4 96 Akademik Acil Tıp Dergisi abdominal trauma. Perhaps more importantly, uteropelvic blood flow increases markedly during pregnancy. By the end of pregnancy, this dramatic increase in pelvic blood flow increases the likelihood of appreciable hemorrhage in the event of uterine injury or pelvic trauma (13). Maternal death takes place in 10% of cases of traumatic uterine rupture,but the majority of fetal deaths occur with uterine rupture (19). In pregnant trauma victims uterine rupture is relatively uncommon (1%), and is generally associated with severe direct abdominal impact (23). In pregnancy, the bladder is displaced anteriorly and superiorly by the uterus, effectively becoming an intraabdominal organ and more susceptible to injury; and in the second and third trimester the ureters dilate (24). Trauma pathophysiology and management in pregnancy The mechanisms of injury and death are composed of multiple categories, including blunt and penetrating trauma, burns, electrocution, falls, and assaults. Many attempts have been made to identify factors that predict outcomes from maternal trauma, but few have been identified. Hypotension seems intuitive and seems predictive in some studies, but other studies have not validated these data (25, 26). It appears that initial maternal acidosis may be a useful indicator (25, 27), while initial pulse, white blood cell count, hemoglobin, oxygen saturation, and other physiologic or laboratory values are not useful (28-30). Penetrating injuries, burns, and electric shock, which are less common than blunt traumatic injury, may involve other pathophysiological mechanisms. Prehospital considerations In the prehospital setting, information regarding the status of the pregnancy and the clinical condition of the patient should be obtained. In general, most pregnant patients following major trauma should be transported to a Level 1 trauma center with obstetric faclities, particularly if there is hemodynamic compromise, tachycardia (heart rate >110 beats/min), chest or abdominal pain, loss of consciousness, or a third-trimester gestation (31). Appropriate spinal precautions should be observed, and a left lateral tilt position or manual displacement of the uterus may be used to avoid the supine hypotension syndrome. Care must be undertaken during the initial assessment because, as previously stated, vital signs and patient symptoms may not reflect the underlying injuries to the patient and fetus. General standard guidelines for trauma patients apply to the pregnant patient with some modification. Extrication should be performed in normal fashion with spinal immobilization being employed for most patients, especially those with blunt force trauma. In late third-trimester patients, a supine position may be intolerable because of the associated respiratory distress, and the prehospital team may use up to 30 of reverse Trendelenberg positioning as allowed by hemodynamic parameters (32). The use of towels or blankets placed under the backboard is quick, easy, and effective. Supplemental oxygen by nasal cannula or facemask should be given as soon as possible and considered routine. Two large-bore intravenous catheters should be placed and 1 to 2 L of resuscitative fluids initiated. The bolus of fluid may allow for continued perfusion of the uterine placental unit and prevent mild hypovolemia not noted in the vital signs. Gestational age must be reported. It is important to direct the transport to a proper hospital that can care for both the mother and a premature neonate if delivery is necessary. Appropriate emergency department management can proceed only if the patient is identified as pregnant. Emergency medical service personnel, family or friends, physical examination, and serum or urine pregnancy testing may provide this information, but not without the potential for delay or misinformation. In 2002 Bochicchio and colleagues (33) recommended that all female trauma patients of reproductive age receive a Focused Assessment with Sonography in Trauma with the secondary intent to screen for pregnancy. On retrospective review, these ultrasound examinations revealed a small number of newly diagnosed pregnancies with subsequent modification to the diagnostic evaluation of these patients. Once pregnancy is identified, the evaluation of a pregnant trauma patient should be multidisciplinary, including a combination of emergency physicians, trauma surgeons, and obstetricians. Clinicians should perform all necessary tests and procedures on the pregnant woman that are indicated, including radiologic imaging, intubation, central venous access, ultrasonographic evaluations, and even diagnostic peritoneal lavage. The patient may have experienced a significant loss of blood, but arterial pressure often remains stable due to the increase in blood volume during pregnancy and the shunting of blood flow away from the uterus. For this reason, fluid management is important. Waiting for maternal signs of hypotension will result in fetal compromise and distress. Fetal heart monitoring is useful to guide the adequacy of fluid resuscitation. Oxygenation by pulse oximetry must be observed; because hypoxia results in fetal distress and maternal oxygen reserve is significantly diminished, early endotracheal intubation may be considered. During the first Table 3. Anatomical physiological changes in the abdomen and genitourinary system during pregnancy Physiology or system Change during normal pregnancy Intraabdominal organs Compartmentalization and cephalad displacement Gastrointestinal tract Decreased gastric emptying; decreased motility; increased risk of aspiration Peritoneum Small amounts of intraperitoneal fluid normally present; desensitized to stretching Musculoskeletal system Widened symphysis pubis and sacroiliac joints Kidneys Mild hydronephrosis (right > left) Serum creatinine Decreases (normal mg/dl (50 60 μmol/l)) Serum urea nitrogen Decreases (normal mg/dl ( mmol/l)) Bicarbonate Decreases (normal meq/l Renal blood flow Increases by 60% Glomerular filtration rate Increases by 60%

5 Akademik Acil Tıp Dergisi 97 and early second trimester, the woman may be tachypneic, but later in pregnancy other causes of respiratory compromise must be considered. If a chest tube thoracostomy is required, it needs to be placed one or two intercostal spaces higher than usual to avoid diaphragmatic injury. If rapid sequence intubation is required, lower dosages of succinylcholine should be used (34, 35). Initial evaluation of the pregnant trauma patient The primary survey is performed according to standard Advanced Trauma Life Support protocols, but special consideration must be paid to the cardiopulmonary alterations described earlier. Rapidsequence induction is accepted as safe and is the preferred method for intubation. Appropriate techniques, such as Sellick s maneuver and adequate preoxygenation, are necessary to avoid complications, because pregnant patients are prone to aspiration and desaturation. Disturbances of respiration (eg, pneumothorax) may be more challenging to detect and may be associated with an accelerated decompensation because of alterations in respiratory mechanics. If tube thoracostomy is performed, a higher intercostal space should be used to avoid the elevated diaphragm. When evaluating the patient s circulatory status, the physiologic changes present in later pregnancy must be taken into account. The 50% increase in maternal blood volume and increased cardiac output may mask significant blood loss; fetal distress may be the earliest indicator of impending hemodynamic instability. Resuscitation with crystalloid should be initiated as appropriate, and, if needed before the availability of type-specific blood, O negative packed red blood cells should be used. Because of the susceptibility of the uterine blood supply, the use of vasopressors should be avoided. After the primary survey is completed, a secondary survey should be performed with several important modifications. As early as possible in the resuscitation, fetal monitoring should be initiated for all viable gestations (>23 weeks) and continued for at least 4 to 6 hours (36). The decision to cease fetal monitoring should be made by the consulting obstetrician and should take into account documented uterine contractions, fetal well-being, and any plans for operative intervention. A vaginal examination should be completed to assess the presence of blood or amniotic fluid and cervical effacement and dilation. Vaginal fluid may be examined for the presence of ferning and an elevated ph near 7, which would be consistent with traumatic rupture of membranes. Vaginal bleeding may be present, indicating the possibility of placental abruption, uterine rupture, pelvic fracture with vaginal injury, or other injuries. The standard Focused Abdominal Sonography for Trauma (FAST) examination should be performed during the secondary survey, providing a screening examination for intraperitoneal hemorrhage with sensitivities of 80% to 83% and specificities of 98% to 100% for intraperitoneal fluid (37, 38). With the advent of bedside ultrasound and rapid CT scans, diagnostic peritoneal lavage (DPL) has largely fallen out of routine use in the evaluation of trauma patients. The limited data on DPL in pregnancy report that it is accurate in pregnant patients and can be performed safely with no increases in fetal loss (39). If performed during pregnancy, a DPL should be done by the supraumbilical approach using an open technique. A rapid but thorough secondary survey must include evaluation of the pregnancy. Great care and precision are needed in performing the abdominal examination because the normal physiologic stretching of the abdominal cavity may mask signs of significant peritoneal injury. Findings consistent with injuries to the liver or spleen include upper abdominal pain, referred shoulder pain, sudden onset of pain, and elevated liver transaminases. The uterus should be palpated carefully because tenderness and contractions may be overlooked. The top of the fundus should be marked to evaluate the possibility of concealed abruption as noted by an increasing fundal height. A sterile speculum examination is vital in the evaluation of the pregnant trauma patient. Fluid within the vaginal vault may be difficult to differentiate, but the use of nitrazine paper for a blue color change and the presence of ferning on microscopic examination aids in distinguishing alkaline amniotic fluid from urine. Vaginal bleeding may be present, indicating the possibility of placental abruption, uterine rupture, pelvic fracture with vaginal injury, or other injuries. The cervix should be visually inspected for evidence of dilation and effacement. Cardiotocographic monitoring needs to be initiated in the emergency department as soon as possible, preferably on arrival after the secondary survey and FAST scan, because uterine contractions or irritability may subside with time. Monitoring times should be increased in those with contractions, abdominal pain, or significant maternal injury. Fetal ultrasound evaluation should include position of the fetus and heart rate, gestational age assessment, biophysical profile, fetal middle cerebral artery Doppler peak velocity for anemia, and evaluation of placenta for abruption. Unfortunately, ultrasound has a low sensitivity for detecting placental abruption (50%) (40). However, the positive predictive value is high. Ultrasound findings suggestive of placental abruption are (a) retroplacental hematoma (hyperechoic, isoechoic, and hypoechoic), (b) preplacental hematoma (gelatin-like appearance-shimmering effect-of the chorionic plate with fetal movement), (c) increased placental thickness and echogenicity, (d) subchorionic collection, and (e) marginal collection. In cases of penetrating trauma, it is important to evaluate the placenta as it relates to the site of injury. Visualization of streaming indicates placental vessel injury probably needing immediate delivery (34, 35). Diagnostic evaluation Many trauma centers evaluate patients with a standardized laboratory panel. Alterations in pregnancy that should be considered in interpreting laboratory results include a physiologic anemia, slight elevation of the white blood cell count, mildly decreased serum bicarbonate, and increased fibrinogen. Arterial blood gas analysis may reveal a slightly elevated ph and mild hyperventilation with pco 2 s near 30 mm Hg. Kleihauer-Betke (KB) testing identifies fetal red blood cells within a maternal blood sample, indicating fetomaternal hemorrhage of at least 5 ml using current methods, although the development of flow cytometry techniques may lower this threshold (41). The Rh-positive fetus possesses this antigen after 6 weeks gestation, and transplacental hemorrhage of as little as ml of fetal blood can cause maternal sensitization. Consequently, the American College of Emergency Physicians recommends administration of immune globulin after even minor trauma (42). Similarly, the American College of Obstetrics and Gynecology recommends administering Rh immune globulin to all Rh-negative trauma patients who have a positive KB test (43). Further dosing to account for larger transplacental hemorrhage may be administered according to the dosing schedule of 300 μg of immune globulin per 30 cm 3 of estimated fetomaternal hemorrhage. In 2004, Muench and colleagues (29) recommended routine KB testing in all cases of maternal trauma, regardless of maternal Rh status. In a retrospective review of 71 trauma patients, they report a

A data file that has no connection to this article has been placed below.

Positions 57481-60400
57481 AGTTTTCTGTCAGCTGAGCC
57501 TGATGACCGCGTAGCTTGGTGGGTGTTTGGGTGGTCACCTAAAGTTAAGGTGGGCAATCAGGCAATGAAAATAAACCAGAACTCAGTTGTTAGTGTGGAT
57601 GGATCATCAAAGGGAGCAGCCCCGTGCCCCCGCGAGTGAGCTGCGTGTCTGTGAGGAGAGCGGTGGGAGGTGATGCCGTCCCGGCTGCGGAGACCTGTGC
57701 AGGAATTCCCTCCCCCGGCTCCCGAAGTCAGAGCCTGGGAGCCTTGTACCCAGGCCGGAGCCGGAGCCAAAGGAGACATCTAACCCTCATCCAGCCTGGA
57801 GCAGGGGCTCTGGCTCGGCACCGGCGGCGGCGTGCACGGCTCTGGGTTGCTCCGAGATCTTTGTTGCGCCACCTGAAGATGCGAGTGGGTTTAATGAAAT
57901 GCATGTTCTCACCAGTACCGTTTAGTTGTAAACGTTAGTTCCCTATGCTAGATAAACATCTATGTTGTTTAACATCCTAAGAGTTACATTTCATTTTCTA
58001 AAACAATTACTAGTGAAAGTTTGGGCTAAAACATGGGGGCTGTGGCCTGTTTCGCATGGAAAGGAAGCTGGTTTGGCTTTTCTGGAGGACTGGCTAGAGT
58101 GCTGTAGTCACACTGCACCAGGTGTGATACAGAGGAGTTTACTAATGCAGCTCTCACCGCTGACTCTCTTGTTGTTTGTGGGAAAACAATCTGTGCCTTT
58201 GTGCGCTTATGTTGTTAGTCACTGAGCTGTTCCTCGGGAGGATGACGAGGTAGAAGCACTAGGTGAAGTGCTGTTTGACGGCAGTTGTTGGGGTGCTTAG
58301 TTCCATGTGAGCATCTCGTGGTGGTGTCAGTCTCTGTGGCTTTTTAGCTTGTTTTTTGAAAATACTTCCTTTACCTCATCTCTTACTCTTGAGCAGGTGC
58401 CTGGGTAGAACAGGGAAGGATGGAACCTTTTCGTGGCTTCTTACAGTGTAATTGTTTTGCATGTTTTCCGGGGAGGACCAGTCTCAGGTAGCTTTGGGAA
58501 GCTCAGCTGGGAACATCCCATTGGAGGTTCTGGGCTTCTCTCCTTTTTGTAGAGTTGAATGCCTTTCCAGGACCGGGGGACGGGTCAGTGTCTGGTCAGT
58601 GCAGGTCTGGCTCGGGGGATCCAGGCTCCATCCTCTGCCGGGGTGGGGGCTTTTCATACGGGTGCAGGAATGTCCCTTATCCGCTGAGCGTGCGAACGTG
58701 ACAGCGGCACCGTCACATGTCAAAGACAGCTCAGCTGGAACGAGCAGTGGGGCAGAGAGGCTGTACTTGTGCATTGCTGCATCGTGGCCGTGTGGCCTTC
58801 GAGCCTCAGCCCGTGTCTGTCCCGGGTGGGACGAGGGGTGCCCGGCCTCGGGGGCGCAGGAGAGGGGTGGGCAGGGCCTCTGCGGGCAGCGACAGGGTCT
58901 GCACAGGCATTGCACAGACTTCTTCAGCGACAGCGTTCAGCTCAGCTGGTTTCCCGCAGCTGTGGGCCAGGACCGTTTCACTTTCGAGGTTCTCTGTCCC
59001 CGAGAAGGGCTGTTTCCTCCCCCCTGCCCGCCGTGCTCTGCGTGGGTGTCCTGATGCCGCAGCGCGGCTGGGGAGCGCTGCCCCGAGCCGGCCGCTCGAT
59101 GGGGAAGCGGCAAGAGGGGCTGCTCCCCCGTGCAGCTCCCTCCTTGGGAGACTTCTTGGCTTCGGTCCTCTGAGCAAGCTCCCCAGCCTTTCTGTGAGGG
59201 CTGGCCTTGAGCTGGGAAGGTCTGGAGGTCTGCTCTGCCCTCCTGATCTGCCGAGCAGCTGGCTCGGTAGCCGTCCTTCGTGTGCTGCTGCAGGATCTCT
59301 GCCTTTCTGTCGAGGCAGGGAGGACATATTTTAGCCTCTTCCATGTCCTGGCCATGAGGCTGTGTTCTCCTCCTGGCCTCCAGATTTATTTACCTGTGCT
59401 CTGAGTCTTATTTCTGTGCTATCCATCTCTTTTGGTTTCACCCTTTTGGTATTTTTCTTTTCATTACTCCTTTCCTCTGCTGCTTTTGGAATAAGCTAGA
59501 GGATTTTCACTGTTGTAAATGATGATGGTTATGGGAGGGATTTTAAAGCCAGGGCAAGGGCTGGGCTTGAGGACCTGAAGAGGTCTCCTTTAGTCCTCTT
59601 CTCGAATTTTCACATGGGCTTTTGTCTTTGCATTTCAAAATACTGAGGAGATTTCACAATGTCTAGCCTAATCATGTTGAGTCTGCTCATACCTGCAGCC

6 98 Akademik Acil Tıp Dergisi positive KB test holding a sensitivity of 100% in the prediction of uterine contractions and labor with a specificity of 96% and 54% for the prediction of contractions and preterm labor, respectively. Dhanraj and Lambers (44) however, comparing low-risk third-trimester volunteers with pregnant trauma historical controls, revealed no significant difference in the incidence of a positive KB test. The authors concluded that an isolated positive result therefore is not indicative of pathologic transplacental hemorrhage. Although this retrospective review has obvious limitations, it questions the potential utility of the negative predictive value of the KB test. Diagnostic imaging in pregnancy As mentioned previously, ultrasound is an ideal tool for imaging the pregnant trauma patient, because it provides valuable information about both the fetus and mother and has no associated radiation exposure. Often, however, additional diagnostic imaging is required. In general, clinically necessary imaging studies should not be deferred because of concern about radiation, and the uterus should be shielded as much as feasible given the intended study (45). The cumulative radiation dose associated with an increased risk of fetal malformation is 5 to 10 rads, significantly higher than many studies commonly used in trauma patients (46). A pelvic CT alone (with mandated absence of shielding) will administer between 3 to 9 rads to the fetus and should be be undertaken only in critical patients, as the clinical situation requires (45, 47). Although the literature suggests radiographic studies should not be deferred in the pregnant trauma patient, the increased use of CT in blunt trauma patient results in radiation doses that often exceed previously described thresholds (48). Clinicians are encouraged to consider these factors in choosing appropriate imaging studies. The fetus is most at risk for central nervous system effects from 8 to 15 weeks and the threshold appears to be at least 20 to 40 rad or 200 to 400 mgy. The American College of Obstetricians and Gynecologists (ACOG) has published recommendations for diagnostic imaging during pregnancy (49). Radiation dosages by study are listed in Table 4. Injury severity scores and outcome in pregnant trauma patients Much literature has been devoted to the description of factors associated with adverse maternal and fetal outcomes in trauma (13, 15, 31, 50-53). As described previously, trauma is one of the leading causes of maternal death and accounts for at least 5% of fetal deaths (13). Shah and colleagues (25) reported a mortality rate of 3.5% in a retrospective case-control analysis of 114 patients, which did not differ significantly from controls. Several factors have been investigated to identify predictors of fetal injury and loss. It is well documented that the maternal Injury Severity Score (ISS) correlates well with adverse fetal outcomes (15, 26, 31, 28, and 29). Rogers and colleagues (27) reported a 50% fetal mortality rate with an ISS greater than 25. The assessment of a Revised Trauma Score in the initial resuscitation has been investigated as a potential marker of clinical course. A small retrospective analysis failed to identify a predictive value in assigning a Revised Trauma Score when examining for untoward outcomes or the need for prolonged monitoring (51). DIC was identified with equal incidence in patients with and without evidence of placental abruption, but was present only in the group with associated fetal mortality. Laboratory values consistent with DIC were found in 61.5% of these patients. The Table 4. Radiation exposure to an unshielded uterus/fetus Imaging study Uterine radiation Uterine radiation dose in rads dose in milligray units (mgy) Plain film studies Abdomen (AP) Abdomen (PA) Cervical spine Undetectable Undetectable Chest (AP) Chest (PA) <0.001 <0.01 Femur (AP) Hip (AP) Pelvis (AP) Full spine (AP) Lumbar spine (AP) Thoracic spine (AP) <0.001 <0.01 Computed tomography Upper abdomen Entire abdomen Head <0.05 <0.5 Pelvis Thorax Shielding reduces exposure by 30% Abbreviations: AP, anteroposterior; PA, posteroanterior patients who have DIC should be considered for imminent delivery of a fetus of viable gestational age. Additional criteria that have been associated with fetal mortality include decreased Glasgow Coma Scale, maternal acidosis, decreased serum bicarbonate, maternal hypoxia, and a single documented fetal heart rate below 110 beats per minute, maternal malperfusion and hypoxia, direct uteroplacental injury, and severe maternal head injury (26, 28, 39). Perimortem cesarean section In cases of maternal cardiac arrest with potential fetal viability, perimortem cesarean section should be performed when resuscitative measures have failed. The best outcomes occur if the infant is delivered within 5 minutes of maternal cardiac arrest. This means the decision to operate must be made and surgery begun by 4 minutes into the arrest (54, 55). The latest reported survival was of an infant delivered 22 minutes after documented maternal cardiac arrest (56). Several factors must be considered when deciding whether to undertake perimortem cesarean section (57, 58). These include estimated gestational age (EGA) of the fetus and the resources of the hospital. The ability to salvage a fetus under ideal circumstances (availability of all skilled personnel and a controlled setting) may range from 23 to 28 weeks EGA. If the fetus is known to be 23 weeks EGA and the institution s nursery has never had a newborn of this EGA survive, perimortem cesarean section is probably not indicated for the sake of the fetus, but may improve maternal circulation by increasing cardiac return. Before 23 weeks gestational age, delivery of the fetus may not improve maternal venous return. Therefore aggressive maternal resuscitation is the only indicated intervention.